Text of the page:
Artisans in the Nagasaki prefecture town of Hasami have been manufacturing ceramics for over four centuries, and their revolutionary climbing kilns once produced the highest volume of daily-use cups, bowls and plates in Japan. In late 2012, Hasami’s Kyohei Baba asked us to create a new brand by designing a tableware collection. Kyohei recognized our acute appreciation for Japanese culture and our unique typographic perspective after the aesthetic and commercial success of our Hasami Morning Collection.
We found much of our inspiration quite literally in Hasami’s backyard—the trench filled with 400 years worth of cast offs and blemished items. Artifacts from Hasami’s ceramic trash pit are the best link to the past and one of the keys to Hasami’s future, so Kyohei named his new brand Monohara, which translates colloquially to “The trash pit next to the climbing kiln.”
Our efforts centered around preserving and celebrating Hasami’s collective culture while helping to establish a perpetually viable business and promoting it on an international level. We created custom artwork for each of the 15 pieces and did our best to backfill Hasami’s fabled trash pits by working through countless prototypes before achieving the best balance, scale and continuity in each item. The Monahara wordmark references the brushwork of Edo Era Hasami village artisans, whose latin letterforms evoked Hiragana sensibilities on Japanese products that were exported to Europe in the 19th Century.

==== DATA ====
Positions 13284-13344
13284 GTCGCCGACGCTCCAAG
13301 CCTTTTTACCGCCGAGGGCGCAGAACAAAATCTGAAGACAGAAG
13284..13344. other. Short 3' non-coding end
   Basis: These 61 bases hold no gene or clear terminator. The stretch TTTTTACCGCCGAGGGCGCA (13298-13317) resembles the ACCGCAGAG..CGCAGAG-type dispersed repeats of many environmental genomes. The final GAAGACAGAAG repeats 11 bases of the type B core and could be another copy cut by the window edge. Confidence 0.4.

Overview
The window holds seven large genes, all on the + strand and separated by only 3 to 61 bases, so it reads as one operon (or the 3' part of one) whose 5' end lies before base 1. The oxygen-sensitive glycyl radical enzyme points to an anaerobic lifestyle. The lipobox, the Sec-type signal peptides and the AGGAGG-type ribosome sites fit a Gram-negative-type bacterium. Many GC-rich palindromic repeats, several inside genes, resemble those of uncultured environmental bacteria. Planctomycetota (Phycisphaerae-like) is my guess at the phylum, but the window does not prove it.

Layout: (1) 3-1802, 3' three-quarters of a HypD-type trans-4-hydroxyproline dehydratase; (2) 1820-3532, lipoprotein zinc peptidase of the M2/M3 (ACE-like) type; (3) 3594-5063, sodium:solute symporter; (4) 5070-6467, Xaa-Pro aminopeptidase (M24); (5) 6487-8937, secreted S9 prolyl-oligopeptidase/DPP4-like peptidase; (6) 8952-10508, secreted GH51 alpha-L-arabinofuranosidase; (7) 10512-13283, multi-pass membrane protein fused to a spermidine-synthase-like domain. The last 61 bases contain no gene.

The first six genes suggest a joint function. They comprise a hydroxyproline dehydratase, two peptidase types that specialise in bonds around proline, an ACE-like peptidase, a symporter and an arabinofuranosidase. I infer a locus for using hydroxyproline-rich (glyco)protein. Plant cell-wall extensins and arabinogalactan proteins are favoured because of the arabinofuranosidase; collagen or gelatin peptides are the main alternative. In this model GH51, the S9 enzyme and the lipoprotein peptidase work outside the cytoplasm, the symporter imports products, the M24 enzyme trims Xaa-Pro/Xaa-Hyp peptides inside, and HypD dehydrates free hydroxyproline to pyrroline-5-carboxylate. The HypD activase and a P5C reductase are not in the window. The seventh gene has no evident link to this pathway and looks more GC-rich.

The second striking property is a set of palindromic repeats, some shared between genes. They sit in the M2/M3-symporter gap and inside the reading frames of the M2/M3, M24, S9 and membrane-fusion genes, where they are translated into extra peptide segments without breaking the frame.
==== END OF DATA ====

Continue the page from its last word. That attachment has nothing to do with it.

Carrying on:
The nesting ceramic collection includes five plate options, six bowl sizes, teacups, teapots, a compra bottle and a tenugui cloth. Three different hand-crafted Japanese Paulownia wood boxes are also available: One for the entire collection, one for a set of plates and one for a complete tea service.
MONOHARA by HOUSE INDUSTRIES EXHIBIT
October 15 to October 20, 2013, open from 12:00 to 7:00
Meet House’s Andy Cruz on October 19
Midori.so, 2F, 3F 3-3-11 Aobadai, Meguro, Tokyo, Japan
The Monohara collection will be available in the United States in December 2013.
Posted by Rich Roat on October 4, 2013